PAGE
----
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What It's Like Living On Japan's Most Active Volcano

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What It's Like Living On Japan's Most Active Volcano

If you've ever imagined being in the vicinity of an active volcano, the first thing that would likely spring to mind would be to get away from there as quickly as possible. But for some people, it's home.

Take those living in Kagoshima, Japan, for example.

Their streets are filled with volcanic ash, their children have to wear protective helmets to go to school in case of falling debris and they experience up to 1,000 eruptions a year from the Sakurajima volcano.

Credit: YouTube/Tokyo Lens
Credit: YouTube/Tokyo Lens
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It wouldn't be ridiculous to assume that those living in the area were born there and are just used to it.

Surprisingly, however, many residents have moved to the area: some to be with their partners who hail from the island, and others because they thought it would be pretty 'neat' to live on a volcano.

A woman who moved to Kagoshima 13 years ago to be with her now late-husband spoke to YouTube channel Tokyo Lens and said: "I was terrified at first. I just wanted to move home.

"But humans are a peculiar thing, aren't they?

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"A year, two, three years go by, you get used to it and suddenly you're like, 'Hmm, another eruption.' 'Oh look, more ash to deal with.' Used to it now but it's still quite scary."

Credit: YouTube/Tokyo Lens
Credit: YouTube/Tokyo Lens

Another fearless local added: "There ain't a thing to be afraid of, even if she does erupt.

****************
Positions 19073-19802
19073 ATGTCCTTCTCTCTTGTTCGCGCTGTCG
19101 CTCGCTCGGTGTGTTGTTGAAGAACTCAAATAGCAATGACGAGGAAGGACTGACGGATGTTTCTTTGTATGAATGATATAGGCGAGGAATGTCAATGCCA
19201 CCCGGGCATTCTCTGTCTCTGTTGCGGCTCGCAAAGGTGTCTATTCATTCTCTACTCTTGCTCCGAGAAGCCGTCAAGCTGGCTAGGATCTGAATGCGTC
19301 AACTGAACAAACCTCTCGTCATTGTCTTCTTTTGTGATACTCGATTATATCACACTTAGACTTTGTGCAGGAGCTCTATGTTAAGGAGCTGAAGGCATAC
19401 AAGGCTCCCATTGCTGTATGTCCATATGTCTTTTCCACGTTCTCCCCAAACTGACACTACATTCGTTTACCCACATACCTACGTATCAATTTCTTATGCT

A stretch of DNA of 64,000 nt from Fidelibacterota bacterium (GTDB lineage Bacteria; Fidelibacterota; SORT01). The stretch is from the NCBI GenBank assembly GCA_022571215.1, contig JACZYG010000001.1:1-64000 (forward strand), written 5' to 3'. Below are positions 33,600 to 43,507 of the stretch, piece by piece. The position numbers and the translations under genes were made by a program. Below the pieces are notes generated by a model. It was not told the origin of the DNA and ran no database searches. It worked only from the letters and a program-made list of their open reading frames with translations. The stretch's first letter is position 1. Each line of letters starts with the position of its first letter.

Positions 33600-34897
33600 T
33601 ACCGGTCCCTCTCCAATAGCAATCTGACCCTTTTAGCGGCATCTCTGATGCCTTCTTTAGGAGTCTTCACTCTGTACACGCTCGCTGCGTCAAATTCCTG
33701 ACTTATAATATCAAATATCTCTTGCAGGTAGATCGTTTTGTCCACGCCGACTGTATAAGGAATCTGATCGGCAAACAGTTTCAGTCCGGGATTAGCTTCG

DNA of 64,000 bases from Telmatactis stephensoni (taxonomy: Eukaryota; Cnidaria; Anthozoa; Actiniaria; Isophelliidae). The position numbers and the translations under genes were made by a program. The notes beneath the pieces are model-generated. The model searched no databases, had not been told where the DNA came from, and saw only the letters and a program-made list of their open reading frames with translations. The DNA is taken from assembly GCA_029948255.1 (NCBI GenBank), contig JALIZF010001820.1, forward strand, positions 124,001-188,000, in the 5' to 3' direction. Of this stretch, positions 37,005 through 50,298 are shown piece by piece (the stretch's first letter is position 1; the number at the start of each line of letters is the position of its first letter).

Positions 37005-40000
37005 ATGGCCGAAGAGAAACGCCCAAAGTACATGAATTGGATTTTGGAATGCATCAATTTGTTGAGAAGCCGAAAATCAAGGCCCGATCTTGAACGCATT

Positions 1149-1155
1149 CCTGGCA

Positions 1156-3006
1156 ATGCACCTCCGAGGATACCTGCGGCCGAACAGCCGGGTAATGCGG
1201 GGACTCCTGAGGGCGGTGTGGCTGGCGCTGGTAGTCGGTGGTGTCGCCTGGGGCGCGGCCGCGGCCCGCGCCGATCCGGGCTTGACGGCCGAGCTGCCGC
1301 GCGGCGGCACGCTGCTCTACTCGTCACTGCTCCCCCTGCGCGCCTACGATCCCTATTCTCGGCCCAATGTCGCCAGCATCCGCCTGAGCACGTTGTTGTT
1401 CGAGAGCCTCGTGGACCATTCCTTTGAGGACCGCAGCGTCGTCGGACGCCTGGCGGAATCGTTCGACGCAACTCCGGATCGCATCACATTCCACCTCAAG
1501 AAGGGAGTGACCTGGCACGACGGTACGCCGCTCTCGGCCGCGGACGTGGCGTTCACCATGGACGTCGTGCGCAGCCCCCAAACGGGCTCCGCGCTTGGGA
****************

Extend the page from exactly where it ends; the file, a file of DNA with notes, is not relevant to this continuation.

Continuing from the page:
"You just get a big old cloud, and maybe some falling rocks, but you're not gonna get taken over by lava."

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A person who works on the island said: "Honestly, at this point, I barely even notice when an eruption shakes my house.

"But every once in a while, when I'm driving the road back here and the volcano erupts, you can see the magma flying out of the volcano. I look at it and think, 'That's amazing.'"

Hmm, you might be on your own there, pal.

He went on to add: "It's honestly gotten to that point. It's actually beautiful like fireworks."

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The last major eruption took place in 1914, although it has continued to erupt since.

Most recently, that occurred on 3 October 2020, with pilots being warned about volcanic ash clouds that reached 10,000 feet into the air.

Think you could live here?

Featured Image Credit: YouTube/Tokyo Lens

Topics: Interesting, Community

Rebecca Shepherd
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